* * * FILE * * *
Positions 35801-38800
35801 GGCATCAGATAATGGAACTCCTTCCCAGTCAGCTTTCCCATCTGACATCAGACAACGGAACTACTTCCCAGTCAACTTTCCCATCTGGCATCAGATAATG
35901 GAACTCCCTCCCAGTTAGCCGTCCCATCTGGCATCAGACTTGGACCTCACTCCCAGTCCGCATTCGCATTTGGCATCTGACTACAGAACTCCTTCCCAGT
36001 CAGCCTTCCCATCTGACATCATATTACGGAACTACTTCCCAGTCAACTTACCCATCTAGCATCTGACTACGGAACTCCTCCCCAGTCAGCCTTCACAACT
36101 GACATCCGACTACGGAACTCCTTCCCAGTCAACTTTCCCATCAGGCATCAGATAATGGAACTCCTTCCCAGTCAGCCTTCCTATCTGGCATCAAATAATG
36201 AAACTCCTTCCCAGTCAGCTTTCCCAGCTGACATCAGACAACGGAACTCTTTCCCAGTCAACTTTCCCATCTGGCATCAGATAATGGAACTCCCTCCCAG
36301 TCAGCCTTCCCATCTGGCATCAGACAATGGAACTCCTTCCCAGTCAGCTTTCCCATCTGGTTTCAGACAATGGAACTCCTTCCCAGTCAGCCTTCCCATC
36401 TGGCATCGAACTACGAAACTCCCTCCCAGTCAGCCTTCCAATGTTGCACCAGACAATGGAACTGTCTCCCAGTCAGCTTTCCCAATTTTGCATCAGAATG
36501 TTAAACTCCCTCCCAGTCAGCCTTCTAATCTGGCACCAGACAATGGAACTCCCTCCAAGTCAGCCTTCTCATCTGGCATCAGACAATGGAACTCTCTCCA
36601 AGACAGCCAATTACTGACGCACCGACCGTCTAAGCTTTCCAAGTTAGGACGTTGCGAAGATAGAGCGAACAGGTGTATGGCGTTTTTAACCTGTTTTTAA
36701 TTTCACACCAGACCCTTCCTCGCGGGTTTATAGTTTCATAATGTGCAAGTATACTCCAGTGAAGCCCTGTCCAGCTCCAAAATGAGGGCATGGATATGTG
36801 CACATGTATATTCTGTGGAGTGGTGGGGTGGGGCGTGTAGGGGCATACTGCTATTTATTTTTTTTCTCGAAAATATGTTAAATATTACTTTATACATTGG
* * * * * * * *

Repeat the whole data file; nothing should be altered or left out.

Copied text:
Positions 35801-38800
35801 GGCATCAGATAATGGAACTCCTTCCCAGTCAGCTTTCCCATCTGACATCAGACAACGGAACTACTTCCCAGTCAACTTTCCCATCTGGCATCAGATAATG
35901 GAACTCCCTCCCAGTTAGCCGTCCCATCTGGCATCAGACTTGGACCTCACTCCCAGTCCGCATTCGCATTTGGCATCTGACTACAGAACTCCTTCCCAGT
36001 CAGCCTTCCCATCTGACATCATATTACGGAACTACTTCCCAGTCAACTTACCCATCTAGCATCTGACTACGGAACTCCTCCCCAGTCAGCCTTCACAACT
36101 GACATCCGACTACGGAACTCCTTCCCAGTCAACTTTCCCATCAGGCATCAGATAATGGAACTCCTTCCCAGTCAGCCTTCCTATCTGGCATCAAATAATG
36201 AAACTCCTTCCCAGTCAGCTTTCCCAGCTGACATCAGACAACGGAACTCTTTCCCAGTCAACTTTCCCATCTGGCATCAGATAATGGAACTCCCTCCCAG
36301 TCAGCCTTCCCATCTGGCATCAGACAATGGAACTCCTTCCCAGTCAGCTTTCCCATCTGGTTTCAGACAATGGAACTCCTTCCCAGTCAGCCTTCCCATC
36401 TGGCATCGAACTACGAAACTCCCTCCCAGTCAGCCTTCCAATGTTGCACCAGACAATGGAACTGTCTCCCAGTCAGCTTTCCCAATTTTGCATCAGAATG
36501 TTAAACTCCCTCCCAGTCAGCCTTCTAATCTGGCACCAGACAATGGAACTCCCTCCAAGTCAGCCTTCTCATCTGGCATCAGACAATGGAACTCTCTCCA
36601 AGACAGCCAATTACTGACGCACCGACCGTCTAAGCTTTCCAAGTTAGGACGTTGCGAAGATAGAGCGAACAGGTGTATGGCGTTTTTAACCTGTTTTTAA
36701 TTTCACACCAGACCCTTCCTCGCGGGTTTATAGTTTCATAATGTGCAAGTATACTCCAGTGAAGCCCTGTCCAGCTCCAAAATGAGGGCATGGATATGTG
36801 CACATGTATATTCTGTGGAGTGGTGGGGTGGGGCGTGTAGGGGCATACTGCTATTTATTTTTTTTCTCGAAAATATGTTAAATATTACTTTATACATTGG